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This is for the scores of vehicle owners who are tired of not being able to get their in-car communication systems to work: You are not alone in your frustration.
A new study found that in-car connectivity and communication systems are twice as likely to break down three years after a driver buys a new car than they are during the first three months they own that vehicle.
"Bluetooth and voice recognition systems not working are the top two problems vehicle owners are reporting after three years of having their cars," said Renee Stephens, vice president of U.S. Automotive for J.D. Power. "They are tired of this technology not working in their cars."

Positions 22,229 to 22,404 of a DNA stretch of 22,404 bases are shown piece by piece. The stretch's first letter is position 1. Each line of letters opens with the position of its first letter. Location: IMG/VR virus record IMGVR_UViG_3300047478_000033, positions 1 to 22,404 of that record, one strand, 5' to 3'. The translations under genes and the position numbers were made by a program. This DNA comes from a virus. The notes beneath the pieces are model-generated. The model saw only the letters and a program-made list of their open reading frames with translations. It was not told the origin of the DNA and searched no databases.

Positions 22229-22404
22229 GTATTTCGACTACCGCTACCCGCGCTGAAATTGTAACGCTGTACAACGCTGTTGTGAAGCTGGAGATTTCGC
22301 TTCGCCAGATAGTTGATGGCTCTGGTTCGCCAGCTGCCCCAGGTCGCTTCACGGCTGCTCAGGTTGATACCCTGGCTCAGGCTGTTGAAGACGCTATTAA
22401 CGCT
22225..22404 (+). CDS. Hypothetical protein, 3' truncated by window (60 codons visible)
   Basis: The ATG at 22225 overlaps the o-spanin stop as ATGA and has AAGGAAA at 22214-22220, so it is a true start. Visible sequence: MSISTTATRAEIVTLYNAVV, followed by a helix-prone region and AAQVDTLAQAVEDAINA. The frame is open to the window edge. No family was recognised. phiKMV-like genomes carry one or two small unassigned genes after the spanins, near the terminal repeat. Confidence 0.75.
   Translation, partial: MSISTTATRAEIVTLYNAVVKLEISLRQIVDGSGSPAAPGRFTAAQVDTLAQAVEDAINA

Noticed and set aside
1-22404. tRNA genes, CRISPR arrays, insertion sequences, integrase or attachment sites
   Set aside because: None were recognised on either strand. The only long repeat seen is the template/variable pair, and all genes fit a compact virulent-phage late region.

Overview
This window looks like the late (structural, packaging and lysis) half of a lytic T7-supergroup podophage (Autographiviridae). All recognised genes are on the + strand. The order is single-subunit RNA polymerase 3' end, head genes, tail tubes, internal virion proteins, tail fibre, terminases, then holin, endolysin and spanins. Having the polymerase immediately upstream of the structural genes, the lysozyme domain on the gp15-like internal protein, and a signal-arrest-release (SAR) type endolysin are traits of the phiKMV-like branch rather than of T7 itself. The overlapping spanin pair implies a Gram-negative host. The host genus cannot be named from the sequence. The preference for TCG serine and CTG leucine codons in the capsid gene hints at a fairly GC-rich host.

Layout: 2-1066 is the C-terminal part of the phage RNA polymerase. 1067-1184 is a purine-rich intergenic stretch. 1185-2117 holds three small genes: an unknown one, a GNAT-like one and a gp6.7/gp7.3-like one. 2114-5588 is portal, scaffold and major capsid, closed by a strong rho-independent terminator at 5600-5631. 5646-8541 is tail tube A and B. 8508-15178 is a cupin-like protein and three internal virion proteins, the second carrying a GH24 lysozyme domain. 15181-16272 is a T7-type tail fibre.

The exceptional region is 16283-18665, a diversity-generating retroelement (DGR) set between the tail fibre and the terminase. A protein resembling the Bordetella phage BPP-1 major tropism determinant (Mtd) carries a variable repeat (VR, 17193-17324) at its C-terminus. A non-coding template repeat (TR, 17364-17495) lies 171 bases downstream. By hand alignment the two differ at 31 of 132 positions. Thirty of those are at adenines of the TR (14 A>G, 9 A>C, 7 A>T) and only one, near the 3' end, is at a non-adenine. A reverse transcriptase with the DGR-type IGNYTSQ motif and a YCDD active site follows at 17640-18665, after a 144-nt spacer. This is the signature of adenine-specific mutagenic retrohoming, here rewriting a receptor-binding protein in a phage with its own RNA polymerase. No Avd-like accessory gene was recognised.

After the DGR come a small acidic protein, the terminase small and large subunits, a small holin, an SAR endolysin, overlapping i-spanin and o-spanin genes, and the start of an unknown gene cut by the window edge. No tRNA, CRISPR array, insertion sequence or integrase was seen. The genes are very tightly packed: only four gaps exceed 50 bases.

J.D. Power's annual Vehicle Dependability Study, released Wednesday, found that 55 percent of drivers surveyed about their 3-year-old vehicles said the Bluetooth system does not recognize their phone. Separately, 31 percent said their phone does not automatically connect to their car when they get inside.
J.D. Power said it is unclear exactly why vehicle technology breaks down more often as cars approach the three-year mark. The market research firm found the fewest problems with Lexus models, followed by Buick and Toyota. On the flipside, Ford dropped in the latest survey, due in part to problems from the company's launch of a new version of the Focus in 2012.
Stephens added that more auto dealers should start focusing on helping customers with their Bluetooth and in-car connectivity systems. Some are already setting up special classes or sessions where car buyers can better understand how to use the technology, and help them troubleshoot when the systems break down.